The Boring Company's first public tunnel project may almost be completed, but it has big plans for the future. Elon Musk, who founded the tunnel-digging firm at the end of 2016, declared on his Twitter page Monday that it's "looking likely" the company will expand its first project to cover a broader area of Las Vegas.
The $52.5 million Las Vegas project is currently expected to be completed ahead of the Consumer Electronics Show early next year, connecting two sides of the Las Vegas Convention Center over 4,500 feet of bi-directional tunnels. A Twitter account called "Vital Vegas" claimed Monday the firm is "confident" it will expand "to include tunnels between airport and downtown Las Vegas, in addition to proposed stops at Wynn and Resorts World." Musk responded to the post to confirm that it is "looking likely."
The declaration matches with previous plans shared by the Las Vegas Convention and Visitors Authority. The group shared a basic map on March 6, 2019, when the deal was first announced. This was replaced with a more detailed map on March 12, when the board approved the plan. This map shows the originally-planned transport system in solid lines, alongside a broader future expansion shown in dotted lines:
The authority's statement on March 12, 2019, declared the tunnel "will be designed to meet the full spectrum of ridership needs, including demands from future expansions, with a potential capacity of up to 11,000 passengers per hour."
The suggestion comes in the same month that more Las Vegas-based businesses have expressed interest in The Boring Company. The Verge last week obtained planning documents, which show Wynn wants to build a 0.6-mile tunnel reaching the Convention Center, while Resorts World wants to build a 0.4-mile tunnel to the center. Unlike the convention center tunnels, which will operate for free, trips on these routes would cost $3 to $5 each.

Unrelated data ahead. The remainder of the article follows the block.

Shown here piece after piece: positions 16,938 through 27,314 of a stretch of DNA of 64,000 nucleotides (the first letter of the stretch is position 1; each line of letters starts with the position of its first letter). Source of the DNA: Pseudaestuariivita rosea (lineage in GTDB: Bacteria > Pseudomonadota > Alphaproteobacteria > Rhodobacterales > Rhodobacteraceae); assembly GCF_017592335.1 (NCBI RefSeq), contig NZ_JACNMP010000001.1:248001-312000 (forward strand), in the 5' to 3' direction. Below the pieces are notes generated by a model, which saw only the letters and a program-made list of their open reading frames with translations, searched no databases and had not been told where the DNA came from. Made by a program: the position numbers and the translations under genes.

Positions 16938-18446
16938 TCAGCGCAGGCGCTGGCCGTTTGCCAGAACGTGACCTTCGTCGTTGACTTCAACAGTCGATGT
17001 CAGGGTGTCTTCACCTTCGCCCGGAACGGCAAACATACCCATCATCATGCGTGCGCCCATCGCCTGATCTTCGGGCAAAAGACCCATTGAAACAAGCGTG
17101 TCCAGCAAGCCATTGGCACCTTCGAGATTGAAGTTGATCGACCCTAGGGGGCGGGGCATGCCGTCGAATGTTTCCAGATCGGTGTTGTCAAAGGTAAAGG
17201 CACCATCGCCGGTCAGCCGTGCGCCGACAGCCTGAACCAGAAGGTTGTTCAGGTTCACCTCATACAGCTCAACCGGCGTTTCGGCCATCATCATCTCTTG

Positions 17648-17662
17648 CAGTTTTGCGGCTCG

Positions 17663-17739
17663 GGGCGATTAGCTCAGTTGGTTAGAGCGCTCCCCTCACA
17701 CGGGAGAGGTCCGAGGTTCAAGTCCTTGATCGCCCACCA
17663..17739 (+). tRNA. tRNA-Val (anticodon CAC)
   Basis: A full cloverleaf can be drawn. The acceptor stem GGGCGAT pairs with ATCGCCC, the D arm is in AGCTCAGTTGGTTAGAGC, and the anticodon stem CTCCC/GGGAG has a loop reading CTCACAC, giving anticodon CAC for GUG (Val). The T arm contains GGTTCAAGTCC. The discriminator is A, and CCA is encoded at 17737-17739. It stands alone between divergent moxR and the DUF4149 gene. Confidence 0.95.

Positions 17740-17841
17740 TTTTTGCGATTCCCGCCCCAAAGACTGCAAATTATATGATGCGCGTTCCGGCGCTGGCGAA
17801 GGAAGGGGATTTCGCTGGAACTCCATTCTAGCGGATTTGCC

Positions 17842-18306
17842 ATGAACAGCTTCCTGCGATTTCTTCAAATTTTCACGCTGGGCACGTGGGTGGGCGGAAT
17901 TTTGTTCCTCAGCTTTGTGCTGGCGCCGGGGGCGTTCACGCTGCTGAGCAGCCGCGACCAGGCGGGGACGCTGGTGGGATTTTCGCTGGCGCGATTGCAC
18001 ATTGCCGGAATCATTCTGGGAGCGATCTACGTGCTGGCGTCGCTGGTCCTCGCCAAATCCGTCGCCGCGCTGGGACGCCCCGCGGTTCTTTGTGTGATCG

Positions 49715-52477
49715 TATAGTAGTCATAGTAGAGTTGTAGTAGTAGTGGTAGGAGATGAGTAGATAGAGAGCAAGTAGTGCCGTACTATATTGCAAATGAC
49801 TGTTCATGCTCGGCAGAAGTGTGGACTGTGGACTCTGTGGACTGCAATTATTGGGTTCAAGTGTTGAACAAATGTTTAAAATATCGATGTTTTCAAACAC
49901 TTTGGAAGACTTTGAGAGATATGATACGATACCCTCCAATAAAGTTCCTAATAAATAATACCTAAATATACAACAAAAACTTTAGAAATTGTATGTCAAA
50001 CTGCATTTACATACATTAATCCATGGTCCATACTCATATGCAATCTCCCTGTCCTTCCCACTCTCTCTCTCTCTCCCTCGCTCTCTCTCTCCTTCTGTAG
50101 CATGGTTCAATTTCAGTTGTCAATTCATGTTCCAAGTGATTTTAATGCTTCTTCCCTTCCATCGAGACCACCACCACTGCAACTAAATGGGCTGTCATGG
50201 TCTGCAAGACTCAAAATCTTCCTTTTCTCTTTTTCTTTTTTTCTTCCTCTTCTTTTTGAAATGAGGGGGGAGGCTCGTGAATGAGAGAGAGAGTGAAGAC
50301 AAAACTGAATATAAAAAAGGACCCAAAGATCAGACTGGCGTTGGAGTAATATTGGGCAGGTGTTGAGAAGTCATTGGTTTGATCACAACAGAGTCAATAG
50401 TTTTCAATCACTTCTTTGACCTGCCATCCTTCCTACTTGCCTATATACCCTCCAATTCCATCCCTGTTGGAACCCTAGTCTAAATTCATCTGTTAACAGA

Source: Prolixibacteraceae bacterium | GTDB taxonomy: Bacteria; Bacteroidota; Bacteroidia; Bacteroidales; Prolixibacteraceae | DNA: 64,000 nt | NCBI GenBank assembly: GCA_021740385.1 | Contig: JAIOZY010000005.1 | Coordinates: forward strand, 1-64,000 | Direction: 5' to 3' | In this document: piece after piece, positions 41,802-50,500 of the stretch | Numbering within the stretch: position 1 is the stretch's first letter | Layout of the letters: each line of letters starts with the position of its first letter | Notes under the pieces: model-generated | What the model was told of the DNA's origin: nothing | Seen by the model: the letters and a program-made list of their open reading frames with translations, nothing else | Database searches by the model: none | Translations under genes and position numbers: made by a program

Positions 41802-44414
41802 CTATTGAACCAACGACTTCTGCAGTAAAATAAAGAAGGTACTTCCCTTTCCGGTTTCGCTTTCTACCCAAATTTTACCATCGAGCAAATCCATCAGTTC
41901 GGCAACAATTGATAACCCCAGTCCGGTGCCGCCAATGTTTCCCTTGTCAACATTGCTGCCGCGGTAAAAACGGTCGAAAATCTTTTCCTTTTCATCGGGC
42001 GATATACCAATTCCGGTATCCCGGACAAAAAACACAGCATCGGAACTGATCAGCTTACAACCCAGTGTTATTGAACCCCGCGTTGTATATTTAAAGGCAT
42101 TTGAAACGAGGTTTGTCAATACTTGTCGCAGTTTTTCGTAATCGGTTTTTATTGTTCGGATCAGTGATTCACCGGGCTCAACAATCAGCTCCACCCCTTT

The report also comes as the Las Vegas Review-Journal reported that the project could connect with the Las Vegas Stadium.
“It does depend on a few things. If things go well, by the next football season (2021), we would be able to connect to the stadium,” Steve Hill, both chairman of Las Vegas Stadium Authority and CEO of the Las Vegas Convention and Visitors Authority, told the publication. “Things would have to go really well in order to make that happen. But that’s probably the earliest possible time that we could get a system really connected to the stadium.”
Hill did state earlier in the month, however, that this larger "Vegas Loop" project would not extend and connect into the Convention Center tunnels. That suggests passengers would have to transfer when they reach the Convention Center if they want to reach the other side of the complex.
At the time of the March 2019 announcement, the authority shared a close-up map of the Convention Center project:
The project is The Boring Company's first publicly-accessible tunnel. Musk first detailed the company at the start of 2017, borne out of a frustration with Los Angeles traffic. Cities could dig underground, he reasoned, to add more capacity and alleviate traffic. These projects could avoid the induced demand issue, as digging underground meant they could stack tunnels and provide enough capacity for the whole population to move through if necessary.
The firm unveiled its first tunnel, a 1.14-mile test track, at SpaceX's Hawthorne campus in California in December 2018. Musk explained that autonomous, electric vehicles would be able to use the tunnels to move through at speeds of up to 150 mph. The tunnels would be cheaper than regular construction projects, as they would only measure 14 feet in diameter and use innovative tunnel-digging machines.
The response from cities has been mixed since then. One Virginia official dismissed the idea as "a car in a tunnel" back in March 2019. Chicago mayor Rahm Emanuel proposed a connection between downtown and the airport, but the idea fell to the wayside after he left office.
The Vegas project could turn the tide, demonstrating to other cities that the tunnel-digging venture could offer a solution to their transit needs. In May 2020, the firm completed digging for the project. The team then planned to focus on constructing the three passenger stations, with Musk claiming they could finish the project this year.
The Inverse analysis – The Boring Company's first project could demonstrate the company's viability as a people mover. As it finishes construction on the Convention Center project, its plans for future expansion could bring it to a broader audience. The firm has also been rumored to be working with Tesla on a 12-person electric van, which could transport more people through the tunnels than the seven-seater Model X.
Slowly but surely, the firm is emerging to offer a solution that could work out cheaper for cities.